simple twists of coincidence

Simple twists of fate? Interpreting coincidence has always been a messy, unscientific affair. And parapsychology is a graveyard, excuse the pun, of charlatans and snake oil salespeople. But, there is always doubt that a world of the paranormal may actually exist, going about its activities on a plane just beyond our consciousness. The mystics, the desert hermits, the world of dreams, Greek mythology, the strange goings-on at the Grove of Alba in the Golden Bough and the phenomena surrounding the search for Arcadia all present a non-scientific but nonetheless metaphysical and transformative inducing world of alternate realities. Mental care institutes are filled with people walking the corridors living in alternate realities. One notable pursuer of the paranormal was Artur Koestler….

From the Fortean Times ( recommended for those interested in paranormal psychology): Sometimes, lesser phenomena would also impinge upon him. On one occasion, a highly-strung friend told him “something is going to happen”, moments before a large picture fell from a wall. Koestler was intrigued to note that the hooks remained in the wall and the picture-wire was unbroken. He compared this incident to the two unexplained loud reports that emanated from a bookcase when Jung and Freud were having a heated discussion – Jung predicted the second bang shortly before it occurred. …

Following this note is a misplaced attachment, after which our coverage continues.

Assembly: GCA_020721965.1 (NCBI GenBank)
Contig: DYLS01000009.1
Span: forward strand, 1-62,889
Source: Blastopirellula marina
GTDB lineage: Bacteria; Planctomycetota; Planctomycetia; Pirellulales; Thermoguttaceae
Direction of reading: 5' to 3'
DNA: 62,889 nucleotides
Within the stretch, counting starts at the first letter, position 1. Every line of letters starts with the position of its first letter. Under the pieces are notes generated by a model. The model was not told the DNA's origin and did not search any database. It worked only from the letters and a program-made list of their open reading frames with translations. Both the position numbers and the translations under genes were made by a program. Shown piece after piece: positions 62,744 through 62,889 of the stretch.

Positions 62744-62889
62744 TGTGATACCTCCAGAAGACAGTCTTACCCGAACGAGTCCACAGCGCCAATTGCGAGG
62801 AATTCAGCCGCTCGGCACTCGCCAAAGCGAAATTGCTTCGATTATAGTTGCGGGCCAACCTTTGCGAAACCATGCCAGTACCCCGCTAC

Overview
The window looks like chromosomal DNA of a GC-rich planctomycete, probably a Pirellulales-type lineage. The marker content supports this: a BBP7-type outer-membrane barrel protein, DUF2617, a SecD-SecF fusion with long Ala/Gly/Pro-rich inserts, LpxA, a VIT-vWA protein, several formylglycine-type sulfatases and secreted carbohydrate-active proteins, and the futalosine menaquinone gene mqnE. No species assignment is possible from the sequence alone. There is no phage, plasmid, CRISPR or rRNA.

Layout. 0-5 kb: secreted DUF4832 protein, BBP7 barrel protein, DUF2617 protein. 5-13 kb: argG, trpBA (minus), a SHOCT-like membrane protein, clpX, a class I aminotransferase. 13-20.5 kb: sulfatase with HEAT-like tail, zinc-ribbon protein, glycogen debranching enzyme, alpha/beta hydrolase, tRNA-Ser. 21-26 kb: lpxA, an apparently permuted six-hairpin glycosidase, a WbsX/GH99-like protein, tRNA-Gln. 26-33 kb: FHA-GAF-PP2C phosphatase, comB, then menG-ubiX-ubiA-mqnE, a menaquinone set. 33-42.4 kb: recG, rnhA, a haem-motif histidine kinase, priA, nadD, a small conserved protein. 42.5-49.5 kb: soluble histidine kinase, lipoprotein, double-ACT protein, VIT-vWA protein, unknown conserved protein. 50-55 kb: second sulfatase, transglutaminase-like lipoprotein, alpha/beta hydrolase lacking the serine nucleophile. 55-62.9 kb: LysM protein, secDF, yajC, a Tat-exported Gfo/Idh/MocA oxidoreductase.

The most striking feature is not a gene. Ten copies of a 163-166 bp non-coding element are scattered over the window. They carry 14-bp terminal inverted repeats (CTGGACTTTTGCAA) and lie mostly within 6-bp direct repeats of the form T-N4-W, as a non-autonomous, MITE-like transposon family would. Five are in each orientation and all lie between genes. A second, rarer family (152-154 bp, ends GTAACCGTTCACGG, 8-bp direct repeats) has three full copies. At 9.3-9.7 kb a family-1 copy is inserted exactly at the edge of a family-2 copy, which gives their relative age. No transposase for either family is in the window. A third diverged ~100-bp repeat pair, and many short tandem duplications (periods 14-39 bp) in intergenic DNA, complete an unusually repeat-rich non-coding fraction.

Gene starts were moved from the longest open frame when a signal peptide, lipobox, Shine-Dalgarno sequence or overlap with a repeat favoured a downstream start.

sassetta. Read More:

The young Koestler occasionally evinced more than a passive interest in psi phenomena.  At the age of 26, for instance, he advertised in a newspaper for “authentic reports on occult experiences – telepathy, clairvoyance, levitation, etc.”. It seems he was disappointed with the response.Read More:

…Koestler was also intrigued by coincidences. One case he describes in The Invisible Writing (1954) involved a mentally disturbed friend, Attila Jozsef, who one day tried to kill himself by lying down on a railway track hoping to be run over by a goods train that passed through the village every day at a given hour. On this occasion, though, the train did not come and Jozsef had to give up the suicide attempt. It transpired that the train was delayed because it had run over someone else further up the track….

---Here Plotinus appears to be in agreement with Dr. Carl Jung's later work-that there are beings (daimons), archetypes and a psyche beyond ourselves. Here is a bit of what Jung thought about his own personal daimon Philemon: "Philemon brought home to me the critical insight that there are things in the psyche which I do not produce, but which have their own life...I held conversations with him and he said things which I had not consciously thought...He said I treated thoughts as if I generate them myself but in his view thoughts were like animals in the forest, or people in the room...It was he who taught me psychic objectivity, the reality of the psyche." Dr. Carl Jung, Memories, Dreams, Reflections,---Read More:

Once, I was given a ticket to a fundraiser supper by someone who could not attend. There were prizes drawn and lo and behold, yours untruly won the third prize: a parapsychology reading. I was quite surprised that the woman was able to pull out names of people peripherally involved in my life or individuals that were on my mind with very specific details furnished. If Houdini was available he might debunk the trick, but until then there is a sense of wonderment retained.A few years later, she held a supper and took watches or jewelry from guests and recounted some astounding anecdotes, again reaching into some proverbial bag of tricks to arrive at specific names.